The information on this page, while public, will primarily be of interest to future Debian developers.
Step 2: Identification
Debian makes extensive use of OpenPGP because Debian members are located all over the world
(see the developer locations) and rarely
meet each other in person. This means trust cannot be built up by
personal contact and other means are necessary. All Debian developers
are identified by their OpenPGP
key. These keys make it possible to authenticate messages and
other data by signing it. For more information on OpenPGP keys
see the README file in the
Providing a key
Each Applicant must provide an OpenPGP version 4 public key with encryption capabilities. The preferred way to do this is to export it to one of the public key servers, such as subkeys.pgp.net. Public keys can be exported using:
gpg --send-key --keyserver <server address> <yourkeyid>
If your key has no encryption capability, you can simply add an encryption subkey.
See keyring.debian.org for more information on key formats and properties.
Since anyone can upload a public key to the servers it needs to be verified that the key belongs to the Applicant.
To accomplish this the public key itself must be signed by two other Debian members. Therefore the Applicant must meet this Debian member in person and must identify himself (by providing a passport, a driver's license or some other ID).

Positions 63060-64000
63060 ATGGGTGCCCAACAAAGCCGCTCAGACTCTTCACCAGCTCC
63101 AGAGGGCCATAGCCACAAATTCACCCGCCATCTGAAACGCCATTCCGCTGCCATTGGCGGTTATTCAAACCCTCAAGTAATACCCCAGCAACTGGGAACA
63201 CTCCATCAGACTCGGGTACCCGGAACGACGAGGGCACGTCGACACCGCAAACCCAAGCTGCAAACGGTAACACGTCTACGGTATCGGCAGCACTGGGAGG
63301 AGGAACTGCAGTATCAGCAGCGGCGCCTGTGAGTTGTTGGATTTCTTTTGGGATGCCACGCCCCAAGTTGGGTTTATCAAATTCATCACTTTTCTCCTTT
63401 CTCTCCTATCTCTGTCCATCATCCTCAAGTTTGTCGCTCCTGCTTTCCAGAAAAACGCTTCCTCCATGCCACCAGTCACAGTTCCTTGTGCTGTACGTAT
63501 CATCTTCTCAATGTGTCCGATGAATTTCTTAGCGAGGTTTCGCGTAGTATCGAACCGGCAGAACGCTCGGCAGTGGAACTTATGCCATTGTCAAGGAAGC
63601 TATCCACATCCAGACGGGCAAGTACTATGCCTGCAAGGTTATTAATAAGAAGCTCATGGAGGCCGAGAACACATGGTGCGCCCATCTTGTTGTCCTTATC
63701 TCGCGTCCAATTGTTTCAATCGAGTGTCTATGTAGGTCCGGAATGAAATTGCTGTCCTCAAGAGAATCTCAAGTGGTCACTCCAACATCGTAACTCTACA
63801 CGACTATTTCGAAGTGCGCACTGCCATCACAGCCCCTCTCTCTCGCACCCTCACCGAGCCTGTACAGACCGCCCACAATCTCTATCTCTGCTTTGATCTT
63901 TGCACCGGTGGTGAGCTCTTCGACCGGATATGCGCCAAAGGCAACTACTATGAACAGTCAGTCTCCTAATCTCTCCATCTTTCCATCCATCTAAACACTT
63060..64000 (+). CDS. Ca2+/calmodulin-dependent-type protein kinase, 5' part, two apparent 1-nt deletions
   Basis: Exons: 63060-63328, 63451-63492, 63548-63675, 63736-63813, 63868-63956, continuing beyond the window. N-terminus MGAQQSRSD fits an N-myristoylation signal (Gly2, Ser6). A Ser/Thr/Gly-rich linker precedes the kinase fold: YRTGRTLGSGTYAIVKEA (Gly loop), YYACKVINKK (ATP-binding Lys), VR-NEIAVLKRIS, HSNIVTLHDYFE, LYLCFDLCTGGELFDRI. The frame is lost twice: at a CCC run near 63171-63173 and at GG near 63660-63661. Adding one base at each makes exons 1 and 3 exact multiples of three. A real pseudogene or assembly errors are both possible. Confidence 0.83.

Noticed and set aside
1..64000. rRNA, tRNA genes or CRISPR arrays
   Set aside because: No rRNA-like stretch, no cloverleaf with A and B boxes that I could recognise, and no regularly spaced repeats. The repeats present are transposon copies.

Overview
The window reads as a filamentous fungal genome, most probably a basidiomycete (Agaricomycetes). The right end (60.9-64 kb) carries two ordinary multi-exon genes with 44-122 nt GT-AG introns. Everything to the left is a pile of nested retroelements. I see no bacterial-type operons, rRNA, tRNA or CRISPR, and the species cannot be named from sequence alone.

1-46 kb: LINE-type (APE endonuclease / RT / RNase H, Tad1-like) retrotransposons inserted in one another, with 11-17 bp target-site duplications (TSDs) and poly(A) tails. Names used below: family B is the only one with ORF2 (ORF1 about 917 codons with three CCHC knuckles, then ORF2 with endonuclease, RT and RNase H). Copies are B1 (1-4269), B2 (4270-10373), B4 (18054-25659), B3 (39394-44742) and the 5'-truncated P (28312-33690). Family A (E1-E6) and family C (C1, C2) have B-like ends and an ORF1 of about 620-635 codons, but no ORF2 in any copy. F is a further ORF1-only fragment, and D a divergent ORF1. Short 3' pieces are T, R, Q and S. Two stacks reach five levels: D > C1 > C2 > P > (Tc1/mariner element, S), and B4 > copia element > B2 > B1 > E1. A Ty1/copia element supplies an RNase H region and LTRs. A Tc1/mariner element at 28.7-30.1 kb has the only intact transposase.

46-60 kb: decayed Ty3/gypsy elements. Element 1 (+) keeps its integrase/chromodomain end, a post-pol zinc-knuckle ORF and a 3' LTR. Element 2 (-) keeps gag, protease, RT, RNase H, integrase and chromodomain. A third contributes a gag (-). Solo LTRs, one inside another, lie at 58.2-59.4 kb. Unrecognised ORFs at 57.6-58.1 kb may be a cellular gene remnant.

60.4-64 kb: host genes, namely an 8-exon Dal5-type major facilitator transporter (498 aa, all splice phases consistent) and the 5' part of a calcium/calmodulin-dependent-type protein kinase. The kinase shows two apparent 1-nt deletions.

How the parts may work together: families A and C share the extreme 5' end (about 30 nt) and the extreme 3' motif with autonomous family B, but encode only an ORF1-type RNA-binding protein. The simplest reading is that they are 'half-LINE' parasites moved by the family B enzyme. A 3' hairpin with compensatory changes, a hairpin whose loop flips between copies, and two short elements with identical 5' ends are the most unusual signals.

How to get your OpenPGP key signed
There are several ways to find a Debian member for a key exchange. You should try them in the order listed below:
- Announcements of key signing parties are usually posted on the
debian-develmailing list, so check there first.
You can look for developers in specific areas through the key signing coordination page:
- First you should check the list of key signing offers for a Debian member near you.
- If you cannot find a Debian member among the key signing offers, you can register your key signing request.
- If no one has reacted to your request for several weeks, send an e-mail to email@example.com telling them exactly where you live (plus naming some big cities close to you), then they can check in the developer database for developers who are near you.
Once you find someone to sign your key, you should follow the steps in the Keysigning Mini-HOWTO.
It is recommended that you also sign the Debian Developer's key. This is not necessary for your ID check but it strengthens the web of trust.
When you can't get your key signed
If all of the steps above fail, please contact the Front Desk and ask for help. They may offer you an alternate way of identification.
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